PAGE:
As worries about Biden in 2024 grow, other Democrats aren’t stepping forward

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Fear runs deep of yet another unfavorable Biden comparison to Jimmy Carter, who survived a 1980 primary challenge from Ted Kennedy but not the lasting wound going into the general election. Democrats privately hoping Biden might reverse course and not run are petrified that they’re backbiting their way into allowing Trump and Trumpism back into power.

That hasn’t stopped muted worries from going around the West Wing, according to four aides familiar with the conversations, that someone may yet emerge ahead of the President’s planned spring 2023 formal reelection campaign launch. Biden advisers expect to stick to that no matter what happens, including if Trump decides to jump in early.

“Nothing about our timeline changes, but we’re prepared if he decides to run,” one person familiar with the Biden team’s political planning said about Trump.

But even Rep. Ro Khanna, the California congressman and former Bernie Sanders campaign co-chair, who first won his seat by beating an incumbent in a primary, said he won’t entertain the thought of jumping in against Biden, although he’s aware he’s being whispered about — so much that a close friend had a dream over July Fourth weekend that he did it.

“Absolutely not,” Khanna told CNN. “I plan to support (Biden) because of the danger that Donald Trump poses. I would certainly not do anything to weaken him, and I hope no one else will do anything to weaken him. He’s still the safe brand in the midwestern states to make sure Trump is kept far away from the Oval Office.”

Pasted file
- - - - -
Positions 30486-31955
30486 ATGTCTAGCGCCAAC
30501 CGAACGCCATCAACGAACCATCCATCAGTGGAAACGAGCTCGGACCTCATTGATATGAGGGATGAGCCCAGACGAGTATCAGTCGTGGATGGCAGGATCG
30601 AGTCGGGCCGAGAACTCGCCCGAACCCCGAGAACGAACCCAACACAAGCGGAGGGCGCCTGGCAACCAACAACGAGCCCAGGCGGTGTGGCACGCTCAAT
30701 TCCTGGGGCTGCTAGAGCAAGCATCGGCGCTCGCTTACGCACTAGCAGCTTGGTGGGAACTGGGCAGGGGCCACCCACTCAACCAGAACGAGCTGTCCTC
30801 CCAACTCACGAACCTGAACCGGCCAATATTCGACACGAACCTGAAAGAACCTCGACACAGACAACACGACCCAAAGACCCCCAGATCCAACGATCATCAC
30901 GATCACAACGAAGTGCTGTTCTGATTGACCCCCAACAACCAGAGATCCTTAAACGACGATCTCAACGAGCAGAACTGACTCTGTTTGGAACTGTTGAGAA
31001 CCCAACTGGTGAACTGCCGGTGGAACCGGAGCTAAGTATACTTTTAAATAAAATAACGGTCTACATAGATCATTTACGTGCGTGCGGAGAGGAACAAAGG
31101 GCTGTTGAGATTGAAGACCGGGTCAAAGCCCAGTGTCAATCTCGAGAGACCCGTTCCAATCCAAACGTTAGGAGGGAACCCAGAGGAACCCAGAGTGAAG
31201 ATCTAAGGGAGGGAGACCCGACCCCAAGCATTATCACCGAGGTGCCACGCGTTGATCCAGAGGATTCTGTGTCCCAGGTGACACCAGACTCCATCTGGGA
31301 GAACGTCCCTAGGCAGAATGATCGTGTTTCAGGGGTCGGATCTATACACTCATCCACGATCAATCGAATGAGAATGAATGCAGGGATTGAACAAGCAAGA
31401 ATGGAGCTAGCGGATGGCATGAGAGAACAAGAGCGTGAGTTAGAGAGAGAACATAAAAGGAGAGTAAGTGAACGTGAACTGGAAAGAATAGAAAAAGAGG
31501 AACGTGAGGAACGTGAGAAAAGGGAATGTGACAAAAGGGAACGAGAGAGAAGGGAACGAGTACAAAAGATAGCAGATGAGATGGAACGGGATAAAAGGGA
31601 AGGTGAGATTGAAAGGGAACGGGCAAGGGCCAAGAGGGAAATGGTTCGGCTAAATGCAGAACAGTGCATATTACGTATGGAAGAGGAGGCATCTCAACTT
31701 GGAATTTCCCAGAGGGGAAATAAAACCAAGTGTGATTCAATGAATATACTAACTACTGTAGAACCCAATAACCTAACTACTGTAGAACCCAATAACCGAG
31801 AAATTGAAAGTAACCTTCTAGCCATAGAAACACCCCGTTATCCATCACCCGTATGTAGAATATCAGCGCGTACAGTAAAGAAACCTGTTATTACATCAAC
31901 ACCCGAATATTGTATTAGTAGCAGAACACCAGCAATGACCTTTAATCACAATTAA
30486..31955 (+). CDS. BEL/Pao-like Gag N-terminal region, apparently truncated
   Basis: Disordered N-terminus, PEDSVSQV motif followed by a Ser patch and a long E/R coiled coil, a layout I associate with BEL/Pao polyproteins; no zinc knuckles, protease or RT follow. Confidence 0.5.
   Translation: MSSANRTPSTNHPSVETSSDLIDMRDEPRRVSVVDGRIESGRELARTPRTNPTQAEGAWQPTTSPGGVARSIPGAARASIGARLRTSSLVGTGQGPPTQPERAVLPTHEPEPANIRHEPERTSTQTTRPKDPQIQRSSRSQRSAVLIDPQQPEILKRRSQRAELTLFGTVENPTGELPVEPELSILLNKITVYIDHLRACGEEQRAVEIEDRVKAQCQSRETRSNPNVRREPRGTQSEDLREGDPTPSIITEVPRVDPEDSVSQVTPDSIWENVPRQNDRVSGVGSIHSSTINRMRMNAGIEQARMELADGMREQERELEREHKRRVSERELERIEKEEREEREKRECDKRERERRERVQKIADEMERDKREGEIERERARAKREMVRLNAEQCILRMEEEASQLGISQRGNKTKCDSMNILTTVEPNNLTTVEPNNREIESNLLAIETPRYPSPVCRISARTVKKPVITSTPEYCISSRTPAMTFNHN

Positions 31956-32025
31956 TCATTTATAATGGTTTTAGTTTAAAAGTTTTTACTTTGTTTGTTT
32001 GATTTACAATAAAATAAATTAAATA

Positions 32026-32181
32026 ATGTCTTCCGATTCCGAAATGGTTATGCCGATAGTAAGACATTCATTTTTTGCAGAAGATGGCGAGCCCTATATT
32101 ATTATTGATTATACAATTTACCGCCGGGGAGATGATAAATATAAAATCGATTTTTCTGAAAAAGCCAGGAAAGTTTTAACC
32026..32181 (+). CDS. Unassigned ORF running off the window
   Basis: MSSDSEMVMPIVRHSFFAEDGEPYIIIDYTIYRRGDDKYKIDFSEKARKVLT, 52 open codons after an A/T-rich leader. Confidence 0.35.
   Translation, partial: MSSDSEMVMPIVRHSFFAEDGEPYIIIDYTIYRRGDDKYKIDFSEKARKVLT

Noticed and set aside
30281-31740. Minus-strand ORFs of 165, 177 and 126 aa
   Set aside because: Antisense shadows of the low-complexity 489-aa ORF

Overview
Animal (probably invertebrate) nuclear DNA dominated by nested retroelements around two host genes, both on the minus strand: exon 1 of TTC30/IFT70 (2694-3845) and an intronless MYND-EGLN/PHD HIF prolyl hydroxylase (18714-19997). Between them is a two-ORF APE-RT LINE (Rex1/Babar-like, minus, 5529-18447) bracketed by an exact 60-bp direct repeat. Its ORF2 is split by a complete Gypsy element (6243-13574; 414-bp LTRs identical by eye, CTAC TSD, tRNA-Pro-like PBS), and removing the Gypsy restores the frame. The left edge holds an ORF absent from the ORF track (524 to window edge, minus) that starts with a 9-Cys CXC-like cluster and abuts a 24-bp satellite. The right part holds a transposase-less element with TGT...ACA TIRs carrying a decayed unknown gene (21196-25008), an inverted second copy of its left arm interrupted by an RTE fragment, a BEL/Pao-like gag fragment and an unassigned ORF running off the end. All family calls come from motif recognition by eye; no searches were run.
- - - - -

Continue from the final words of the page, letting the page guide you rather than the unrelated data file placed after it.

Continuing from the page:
That also goes for California Gov. Gavin Newsom, who has been causing the most antsy whispers from the Biden orbit with his comments calling out a lack of Democratic action and energy and his buying a July Fourth ad in Florida hitting Gov. Ron DeSantis, a prospective 2024 GOP candidate. Newsom, who’s facing reelection in November, compared the Democratic dynamics to those he initially faced in his recall election last year, when he and advisers worked to scare off several Democrats who’d looked at jumping in against him.

“The success of our recall was about unifying around our party and defining the opposition. We need to unify the Democratic Party and not destroy ourselves from within,” Newsom said. “We need to have our President’s back. But we also have to get on the field. He needs troops. He has to govern. Our job is to organize, and it’s to have his back.”

The same goes for J.B. Pritzker, the billionaire first-term Illinois governor who also drew some behind-the-scenes brushback from Biden world by delivering a speech about his exhaustion with the Democratic status quo in famous first-presidential primary state New Hampshire. The Democrat, who’s running for a second term in November, lit up even more speculation with his response to the Highland Park shooting in his state earlier this month, which was more forceful than Biden’s.

Biden “has said he’s running for reelection and I support that,” Pritzker told CNN, adding that though he thinks some other opponent may yet emerge, Biden “will win the nomination, and yet, it’ll be Ted Kennedy running against Jimmy Carter … They will lose and they will take away from the President. That’s not what we need right now.”

The speculation is at a high enough fever that when Pete Buttigieg’s PAC reactivated on Twitter at the end of June to endorse a few candidates for US House and state legislature, several plugged-in operatives began to wonder if this was the first step in the transportation secretary relaunching as a candidate. His attendance at Democratic National Committee events and meetings with a few potential future donors only sparked more talk.